They decided to be strangers during their sojourn in the California town. Putting up at different camps they disposed of their sheep and made an appointment to come together again something like a hundred miles distant, going west toward the Pacific ocean. By these means they hoped to elude the vigilant eye of robbers and did get home without trouble. Mr. Maxwell was one of the most generous men I ever knew. His table was daily set for at least thirty guests. Sometimes his guests were invited, but usually they were those whose presence was forced upon him by reason of his palatial residence, rightfully called the “Manor House,” which stood upon the plateau at the foot of the Rocky mountains. Our stage coaches were frequently water bound at Maxwell’s, and our passengers were treated like old and valued friends of the host, who, by the way, was fond of cards. Poker and seven-up were his favorite. However, he seldom ever played cards with other than personal friends. He often loaned money to his friends to “stake” with $500 or $1000 if needed. Some of the rooms in Maxwell’s house were furnished as lavishly as were the homes of English noblemen, while other rooms were devoid of everything except a table for card playing, chairs and pipe racks.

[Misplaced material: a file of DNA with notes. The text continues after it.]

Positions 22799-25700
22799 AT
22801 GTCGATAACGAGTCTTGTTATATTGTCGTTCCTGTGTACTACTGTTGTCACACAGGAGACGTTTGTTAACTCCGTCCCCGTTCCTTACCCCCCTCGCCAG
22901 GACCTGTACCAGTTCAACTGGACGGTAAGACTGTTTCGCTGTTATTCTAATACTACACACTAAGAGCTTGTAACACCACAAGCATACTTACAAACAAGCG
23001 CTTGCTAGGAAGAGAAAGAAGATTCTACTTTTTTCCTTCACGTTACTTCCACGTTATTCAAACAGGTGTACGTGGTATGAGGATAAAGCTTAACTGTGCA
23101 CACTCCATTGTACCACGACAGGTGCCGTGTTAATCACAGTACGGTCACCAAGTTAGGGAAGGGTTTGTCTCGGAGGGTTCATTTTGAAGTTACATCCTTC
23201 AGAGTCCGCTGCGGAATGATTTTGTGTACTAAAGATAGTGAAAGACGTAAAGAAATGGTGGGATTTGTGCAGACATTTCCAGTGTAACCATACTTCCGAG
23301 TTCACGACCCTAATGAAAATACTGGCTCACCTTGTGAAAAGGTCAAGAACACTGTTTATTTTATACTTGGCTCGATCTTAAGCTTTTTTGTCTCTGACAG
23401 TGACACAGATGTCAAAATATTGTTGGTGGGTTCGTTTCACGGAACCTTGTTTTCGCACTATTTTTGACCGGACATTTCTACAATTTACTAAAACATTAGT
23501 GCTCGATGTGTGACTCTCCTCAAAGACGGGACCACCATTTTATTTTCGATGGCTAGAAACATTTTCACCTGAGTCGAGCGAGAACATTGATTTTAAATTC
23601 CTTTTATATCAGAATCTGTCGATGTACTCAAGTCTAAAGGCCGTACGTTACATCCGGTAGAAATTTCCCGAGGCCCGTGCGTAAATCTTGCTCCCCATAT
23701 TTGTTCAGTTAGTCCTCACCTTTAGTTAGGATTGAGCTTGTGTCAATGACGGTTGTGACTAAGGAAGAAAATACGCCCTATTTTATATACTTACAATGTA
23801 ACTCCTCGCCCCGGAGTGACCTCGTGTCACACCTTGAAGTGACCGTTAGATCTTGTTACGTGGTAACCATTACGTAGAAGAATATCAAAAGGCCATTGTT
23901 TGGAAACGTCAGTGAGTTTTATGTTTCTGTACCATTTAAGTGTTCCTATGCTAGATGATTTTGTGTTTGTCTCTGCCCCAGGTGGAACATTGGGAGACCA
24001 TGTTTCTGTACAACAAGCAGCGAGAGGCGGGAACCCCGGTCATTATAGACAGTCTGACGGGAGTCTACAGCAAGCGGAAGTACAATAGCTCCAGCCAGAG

There was one room in Maxwell’s house which might be called his “den,” however not very applicable. This room had two fireplaces built diagonally across opposite corners and contained a couple of tables, chairs and an old bureau where Maxwell kept several thousand dollars in an unlocked drawer. The doors of this room were never locked and most every one who came to this house knew that Maxwell kept large sums of money in the “bureau drawer,” but no one ever thought of molesting it, or if they did, never did it. A man once asked Mr. Maxwell if he considered his unique depository very secure. His answer was, “God help the man who attempted to rob me and I knew him!”